Facial trauma, also called maxillofacial trauma, is any physical trauma to the face. Facial trauma can involve soft tissue injuries such as burns, lacerations and bruises, or fractures of the facial bones such as nasal fractures and fractures of the jaw, as well as trauma such as eye injuries. Symptoms are specific to the type of injury; for example, fractures may involve pain, swelling, loss of function, or changes in the shape of facial structures
Facial injuries have the potential to cause disfigurement and loss of function; for example, blindness or difficulty moving the jaw can result. Although it is seldom life-threatening, facial trauma can also be deadly, because it can cause severe bleeding or interference with the airway; thus a primary concern in treatment is ensuring that the airway is open and not threatened so that the patient can breathe. Depending on the type of facial injury, treatment may include bandaging and suturing of open wounds, administration of ice, antibiotics and pain killers, moving bones back into place, and surgery. When fractures are suspected, radiography is used for diagnosis. Treatment may also be necessary for other injuries such as traumatic brain injury, which commonly accompany severe facial trauma.
In developed countries, the leading cause of facial trauma used to be motor vehicle accidents, but this mechanism has been replaced by interpersonal violence; however auto accidents still predominate as the cause in developing countries and are still a major cause elsewhere. Thus prevention efforts include awareness campaigns to educate the public about safety measures such as seat belts and motorcycle helmets, and laws to prevent drunk and unsafe driving. Other causes of facial trauma include falls, industrial accidents, and sports injuries.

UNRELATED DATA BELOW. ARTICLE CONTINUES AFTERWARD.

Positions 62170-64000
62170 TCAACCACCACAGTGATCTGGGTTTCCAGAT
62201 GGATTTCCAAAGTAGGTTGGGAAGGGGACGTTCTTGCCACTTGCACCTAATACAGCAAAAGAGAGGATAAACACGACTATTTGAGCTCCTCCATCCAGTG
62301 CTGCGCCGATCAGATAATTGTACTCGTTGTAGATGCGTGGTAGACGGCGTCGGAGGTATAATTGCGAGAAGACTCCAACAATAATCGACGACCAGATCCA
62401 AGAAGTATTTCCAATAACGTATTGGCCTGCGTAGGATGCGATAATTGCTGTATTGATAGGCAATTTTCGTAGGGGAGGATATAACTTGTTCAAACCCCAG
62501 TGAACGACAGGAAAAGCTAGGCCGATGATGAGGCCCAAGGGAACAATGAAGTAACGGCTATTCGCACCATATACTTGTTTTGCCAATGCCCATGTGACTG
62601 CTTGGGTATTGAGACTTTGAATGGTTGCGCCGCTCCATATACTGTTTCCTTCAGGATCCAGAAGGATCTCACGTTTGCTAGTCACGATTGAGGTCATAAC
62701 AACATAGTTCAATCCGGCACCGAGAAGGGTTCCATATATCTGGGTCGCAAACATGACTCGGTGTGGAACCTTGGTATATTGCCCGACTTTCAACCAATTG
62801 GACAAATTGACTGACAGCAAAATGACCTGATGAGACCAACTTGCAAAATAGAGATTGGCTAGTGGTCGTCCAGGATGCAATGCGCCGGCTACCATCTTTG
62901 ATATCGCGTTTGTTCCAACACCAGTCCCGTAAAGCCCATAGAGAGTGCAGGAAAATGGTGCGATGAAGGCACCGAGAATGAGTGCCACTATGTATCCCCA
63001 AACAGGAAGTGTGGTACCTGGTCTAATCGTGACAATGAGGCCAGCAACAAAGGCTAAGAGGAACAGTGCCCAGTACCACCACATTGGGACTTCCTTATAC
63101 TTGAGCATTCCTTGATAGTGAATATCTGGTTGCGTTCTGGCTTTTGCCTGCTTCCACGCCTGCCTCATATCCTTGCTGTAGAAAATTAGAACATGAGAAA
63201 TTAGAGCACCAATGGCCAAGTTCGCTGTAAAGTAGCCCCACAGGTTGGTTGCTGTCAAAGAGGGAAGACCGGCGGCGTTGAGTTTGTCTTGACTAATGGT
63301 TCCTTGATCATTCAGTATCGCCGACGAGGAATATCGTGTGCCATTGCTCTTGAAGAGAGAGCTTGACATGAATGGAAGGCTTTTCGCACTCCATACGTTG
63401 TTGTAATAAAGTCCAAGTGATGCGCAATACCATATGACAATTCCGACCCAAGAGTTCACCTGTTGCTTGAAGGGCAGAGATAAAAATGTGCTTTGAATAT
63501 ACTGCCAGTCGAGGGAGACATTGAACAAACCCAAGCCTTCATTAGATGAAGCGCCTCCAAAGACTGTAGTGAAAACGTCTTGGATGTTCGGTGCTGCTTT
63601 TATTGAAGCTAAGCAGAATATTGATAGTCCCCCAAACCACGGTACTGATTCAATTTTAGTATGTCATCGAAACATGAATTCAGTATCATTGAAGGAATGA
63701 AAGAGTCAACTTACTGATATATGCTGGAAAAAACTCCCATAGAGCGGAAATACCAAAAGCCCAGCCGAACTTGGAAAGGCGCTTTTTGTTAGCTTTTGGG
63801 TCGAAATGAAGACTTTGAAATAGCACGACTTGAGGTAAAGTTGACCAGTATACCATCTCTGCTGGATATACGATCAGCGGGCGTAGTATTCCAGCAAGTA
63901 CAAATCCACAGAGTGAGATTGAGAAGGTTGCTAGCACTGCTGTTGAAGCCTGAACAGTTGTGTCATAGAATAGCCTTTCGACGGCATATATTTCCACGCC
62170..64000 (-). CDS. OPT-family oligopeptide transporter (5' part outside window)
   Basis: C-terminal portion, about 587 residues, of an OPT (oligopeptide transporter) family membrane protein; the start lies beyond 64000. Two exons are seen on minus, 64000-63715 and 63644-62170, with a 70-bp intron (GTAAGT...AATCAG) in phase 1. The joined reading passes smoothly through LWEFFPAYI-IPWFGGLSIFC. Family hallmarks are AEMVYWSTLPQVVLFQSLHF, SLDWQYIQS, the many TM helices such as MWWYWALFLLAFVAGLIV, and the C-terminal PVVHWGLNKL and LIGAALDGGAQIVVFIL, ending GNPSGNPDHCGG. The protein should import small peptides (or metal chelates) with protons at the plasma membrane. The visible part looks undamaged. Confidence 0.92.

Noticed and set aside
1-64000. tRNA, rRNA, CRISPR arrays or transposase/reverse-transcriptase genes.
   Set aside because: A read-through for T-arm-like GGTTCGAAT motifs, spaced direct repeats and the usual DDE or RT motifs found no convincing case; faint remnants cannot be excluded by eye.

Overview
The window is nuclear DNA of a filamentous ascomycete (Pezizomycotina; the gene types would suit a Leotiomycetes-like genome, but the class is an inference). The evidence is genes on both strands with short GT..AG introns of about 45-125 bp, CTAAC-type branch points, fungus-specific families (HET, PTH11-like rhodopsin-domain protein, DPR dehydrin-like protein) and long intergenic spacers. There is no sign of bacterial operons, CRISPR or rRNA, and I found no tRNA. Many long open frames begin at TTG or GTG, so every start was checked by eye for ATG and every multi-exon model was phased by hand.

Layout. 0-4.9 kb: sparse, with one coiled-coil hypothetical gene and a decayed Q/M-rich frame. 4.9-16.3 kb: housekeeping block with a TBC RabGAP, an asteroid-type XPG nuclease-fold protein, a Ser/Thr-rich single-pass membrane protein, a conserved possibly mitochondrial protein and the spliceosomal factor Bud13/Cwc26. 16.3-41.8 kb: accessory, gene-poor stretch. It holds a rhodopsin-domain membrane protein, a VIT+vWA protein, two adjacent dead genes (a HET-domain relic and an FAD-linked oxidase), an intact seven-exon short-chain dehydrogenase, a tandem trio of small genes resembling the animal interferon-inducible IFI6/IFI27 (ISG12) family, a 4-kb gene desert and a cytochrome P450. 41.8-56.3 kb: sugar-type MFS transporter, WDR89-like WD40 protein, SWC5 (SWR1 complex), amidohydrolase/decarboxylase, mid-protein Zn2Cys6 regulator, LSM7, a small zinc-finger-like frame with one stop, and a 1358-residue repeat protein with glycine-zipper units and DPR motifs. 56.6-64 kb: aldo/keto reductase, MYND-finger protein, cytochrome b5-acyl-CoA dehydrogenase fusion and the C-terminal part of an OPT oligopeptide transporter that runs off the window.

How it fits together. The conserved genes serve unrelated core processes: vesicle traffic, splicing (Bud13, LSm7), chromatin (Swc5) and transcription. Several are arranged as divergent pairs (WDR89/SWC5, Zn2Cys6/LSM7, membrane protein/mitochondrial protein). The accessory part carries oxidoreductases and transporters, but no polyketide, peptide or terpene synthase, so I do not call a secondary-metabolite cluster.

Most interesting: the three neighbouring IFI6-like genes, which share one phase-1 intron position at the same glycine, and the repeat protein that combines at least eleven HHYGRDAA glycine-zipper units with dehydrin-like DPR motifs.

Signs and symptopms
Fractures of facial bones, like other fractures, may be associated with pain, bruising, and swelling of the surrounding tissues (such symptoms can occur in the absence of fractures as well). Fractures of the nose, base of the skull, or maxilla may be associated with profuse nosebleeds. Nasal fractures may be associated with deformity of the nose, as well as swelling and bruising.Deformity in the face, for example a sunken cheekbone or teeth which do not align properly, suggests the presence of fractures. Asymmetry can suggest facial fractures or damage to nerves.People with mandibular fractures often have pain and difficulty opening their mouths and may have numbness in the lip and chin.With Le Fort fractures, the midface may move relative to the rest of the face or skull.
Injury mechanisms such as falls, assaults, sports injuries, and vehicle crashes are common causes of facial trauma in children as well as adults.Blunt assaults, blows from fists or objects, are a common cause of facial injury.Facial trauma can also result from wartime injuries such as gunshots and blasts. Animal attacks and work-related injuries such as industrial accidents are other causes. Vehicular trauma is one of the leading causes of facial injuries. Trauma commonly occurs when the face strikes a part of the vehicle's interior, such as the steering wheel In addition, airbags can cause corneal abrasions and lacerations (cuts) to the face when they deploy.
Radiography, imaging of tissues using X-rays, is used to rule out facial fractures. Angiography (X-rays taken of the inside of blood vessels) can be used to locate the source of bleeding. However the complex bones and tissues of the face can make it difficult to interpret plain radiographs; CT scanning is better for detecting fractures and examining soft tissues, and is often needed to determine whether surgery is necessary, but it is more expensive and difficult to obtain. CT scanning is usually considered to be more definitive and better at detecting facial injuries than X-ray. CT scanning is especially likely to be used in people with multiple injuries who need CT scans to assess for other injuries anyway
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Journal of Trauma and Orthopedic Nursing
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